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In 1975, when Thomas read Race and Economics by economist Thomas Sowell, he found an intellectual foundation for this philosophy. The book criticized social reforms by government and instead argued for individual action to overcome circumstances and adversity. He was also influenced by Ayn Rand, particularly The Fountainhead, and would later require his staffers to watch the 1949 film version. Thomas later said that novelist Richard Wright had been the most influential writer in his life; Wright's books Native Son and Black Boy "capture[d] a lot of the feelings that I had inside that you learn how to repress."
He also asserted in 1984 that black leaders were "watching the destruction of our race" as they "bitch, bitch, bitch" about President Reagan instead of working with the Reagan administration to alleviate teenage pregnancy, unemployment and illiteracy.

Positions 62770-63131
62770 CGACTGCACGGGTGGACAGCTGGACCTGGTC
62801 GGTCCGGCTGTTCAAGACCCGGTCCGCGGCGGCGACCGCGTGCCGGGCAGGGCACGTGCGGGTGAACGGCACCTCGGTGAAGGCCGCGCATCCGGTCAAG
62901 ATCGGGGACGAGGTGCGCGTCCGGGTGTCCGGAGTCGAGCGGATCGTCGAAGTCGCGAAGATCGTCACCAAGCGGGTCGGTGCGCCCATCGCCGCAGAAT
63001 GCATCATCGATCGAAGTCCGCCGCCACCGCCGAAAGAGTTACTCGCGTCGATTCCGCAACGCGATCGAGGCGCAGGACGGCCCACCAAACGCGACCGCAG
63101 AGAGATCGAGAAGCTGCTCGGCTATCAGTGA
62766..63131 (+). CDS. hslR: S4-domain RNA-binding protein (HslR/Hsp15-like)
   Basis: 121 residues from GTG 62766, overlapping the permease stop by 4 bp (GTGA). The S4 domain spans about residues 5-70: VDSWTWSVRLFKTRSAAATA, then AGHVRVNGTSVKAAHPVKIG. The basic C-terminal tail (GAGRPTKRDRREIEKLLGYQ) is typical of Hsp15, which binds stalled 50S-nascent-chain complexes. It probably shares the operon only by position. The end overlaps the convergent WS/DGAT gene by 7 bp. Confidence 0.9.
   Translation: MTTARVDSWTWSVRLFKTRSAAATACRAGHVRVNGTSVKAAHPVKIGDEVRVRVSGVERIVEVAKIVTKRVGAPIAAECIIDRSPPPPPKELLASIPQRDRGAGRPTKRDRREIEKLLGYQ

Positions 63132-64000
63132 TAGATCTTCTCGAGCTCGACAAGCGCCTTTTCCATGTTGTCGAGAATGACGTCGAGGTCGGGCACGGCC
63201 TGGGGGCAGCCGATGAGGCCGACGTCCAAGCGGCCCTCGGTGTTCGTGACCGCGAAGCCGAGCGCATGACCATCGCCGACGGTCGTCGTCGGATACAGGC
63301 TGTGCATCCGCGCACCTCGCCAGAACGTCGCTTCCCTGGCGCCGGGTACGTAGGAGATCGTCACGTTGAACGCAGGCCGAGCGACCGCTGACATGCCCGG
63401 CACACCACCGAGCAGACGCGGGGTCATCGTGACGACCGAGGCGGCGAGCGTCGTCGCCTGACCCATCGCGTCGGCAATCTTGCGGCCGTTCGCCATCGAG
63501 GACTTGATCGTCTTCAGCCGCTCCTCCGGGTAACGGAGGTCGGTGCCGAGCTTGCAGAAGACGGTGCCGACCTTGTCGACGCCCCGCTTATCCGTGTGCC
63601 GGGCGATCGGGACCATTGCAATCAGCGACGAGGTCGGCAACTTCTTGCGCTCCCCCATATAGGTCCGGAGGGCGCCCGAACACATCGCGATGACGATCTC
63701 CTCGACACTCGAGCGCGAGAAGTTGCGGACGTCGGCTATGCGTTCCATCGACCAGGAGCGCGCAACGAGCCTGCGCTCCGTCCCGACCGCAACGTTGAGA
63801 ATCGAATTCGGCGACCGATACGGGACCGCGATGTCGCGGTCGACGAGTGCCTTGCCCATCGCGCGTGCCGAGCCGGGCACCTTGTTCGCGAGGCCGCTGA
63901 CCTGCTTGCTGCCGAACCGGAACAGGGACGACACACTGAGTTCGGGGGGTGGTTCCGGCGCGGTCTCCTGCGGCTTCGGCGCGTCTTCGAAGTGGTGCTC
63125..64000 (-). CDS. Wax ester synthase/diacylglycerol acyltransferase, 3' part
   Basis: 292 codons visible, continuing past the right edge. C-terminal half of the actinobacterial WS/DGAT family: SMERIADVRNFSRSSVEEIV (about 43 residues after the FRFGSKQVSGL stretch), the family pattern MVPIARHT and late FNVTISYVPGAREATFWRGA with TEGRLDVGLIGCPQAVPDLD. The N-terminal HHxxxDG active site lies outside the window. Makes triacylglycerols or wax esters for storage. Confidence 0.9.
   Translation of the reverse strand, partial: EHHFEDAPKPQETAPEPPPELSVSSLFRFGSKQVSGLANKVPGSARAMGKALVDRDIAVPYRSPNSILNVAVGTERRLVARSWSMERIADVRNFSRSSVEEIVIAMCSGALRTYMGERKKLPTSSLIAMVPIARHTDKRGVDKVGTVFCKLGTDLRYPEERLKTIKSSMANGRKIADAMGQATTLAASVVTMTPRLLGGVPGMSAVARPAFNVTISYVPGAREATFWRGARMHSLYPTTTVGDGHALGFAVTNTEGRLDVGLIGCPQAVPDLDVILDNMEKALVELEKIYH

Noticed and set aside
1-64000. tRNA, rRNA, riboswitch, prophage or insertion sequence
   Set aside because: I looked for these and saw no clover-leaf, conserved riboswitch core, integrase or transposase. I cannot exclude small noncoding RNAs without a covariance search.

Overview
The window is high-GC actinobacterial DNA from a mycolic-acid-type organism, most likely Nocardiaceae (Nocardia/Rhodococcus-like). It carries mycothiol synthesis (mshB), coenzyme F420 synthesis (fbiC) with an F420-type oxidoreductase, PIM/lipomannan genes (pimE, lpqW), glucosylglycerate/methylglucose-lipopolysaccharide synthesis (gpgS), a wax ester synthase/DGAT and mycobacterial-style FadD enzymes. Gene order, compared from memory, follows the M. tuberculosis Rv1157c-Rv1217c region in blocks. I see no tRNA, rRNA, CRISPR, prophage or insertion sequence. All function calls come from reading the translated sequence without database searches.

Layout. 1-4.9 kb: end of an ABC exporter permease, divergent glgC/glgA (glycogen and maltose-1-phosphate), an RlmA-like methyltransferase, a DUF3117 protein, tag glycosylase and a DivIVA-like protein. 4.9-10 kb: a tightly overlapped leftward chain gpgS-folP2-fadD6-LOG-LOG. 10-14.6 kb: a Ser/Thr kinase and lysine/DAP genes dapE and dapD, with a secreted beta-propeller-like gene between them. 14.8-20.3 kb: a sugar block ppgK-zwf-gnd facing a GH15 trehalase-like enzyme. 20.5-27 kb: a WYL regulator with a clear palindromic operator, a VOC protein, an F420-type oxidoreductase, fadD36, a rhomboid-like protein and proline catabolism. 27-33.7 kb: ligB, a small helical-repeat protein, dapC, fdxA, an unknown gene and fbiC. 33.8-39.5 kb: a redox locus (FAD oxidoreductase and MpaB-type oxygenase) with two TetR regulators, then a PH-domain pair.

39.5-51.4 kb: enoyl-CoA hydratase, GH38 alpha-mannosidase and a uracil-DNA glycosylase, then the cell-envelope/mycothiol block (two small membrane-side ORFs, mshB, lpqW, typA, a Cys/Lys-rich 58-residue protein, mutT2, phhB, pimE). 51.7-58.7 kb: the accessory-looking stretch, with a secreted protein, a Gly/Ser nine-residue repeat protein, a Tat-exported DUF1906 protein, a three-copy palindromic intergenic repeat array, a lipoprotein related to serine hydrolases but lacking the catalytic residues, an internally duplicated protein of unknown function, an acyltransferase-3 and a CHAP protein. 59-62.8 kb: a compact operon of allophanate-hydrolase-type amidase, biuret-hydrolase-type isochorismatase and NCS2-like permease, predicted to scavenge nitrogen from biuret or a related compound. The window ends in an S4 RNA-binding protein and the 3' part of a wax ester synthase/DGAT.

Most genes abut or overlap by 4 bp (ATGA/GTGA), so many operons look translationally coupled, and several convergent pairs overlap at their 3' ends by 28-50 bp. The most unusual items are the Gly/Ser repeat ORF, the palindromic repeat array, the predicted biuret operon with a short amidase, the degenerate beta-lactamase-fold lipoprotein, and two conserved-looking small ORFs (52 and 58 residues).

said that when meeting white Democratic staffers in the United States Senate, he was "struck by how easy it had become for sanctimonious whites to accuse a black man of not caring about civil rights
high-tech lynching of an uppity black.
But the worst possible tactic in the outrage wars is for Sotomayor's defenders to begrudge or belittle Clarence Thomas.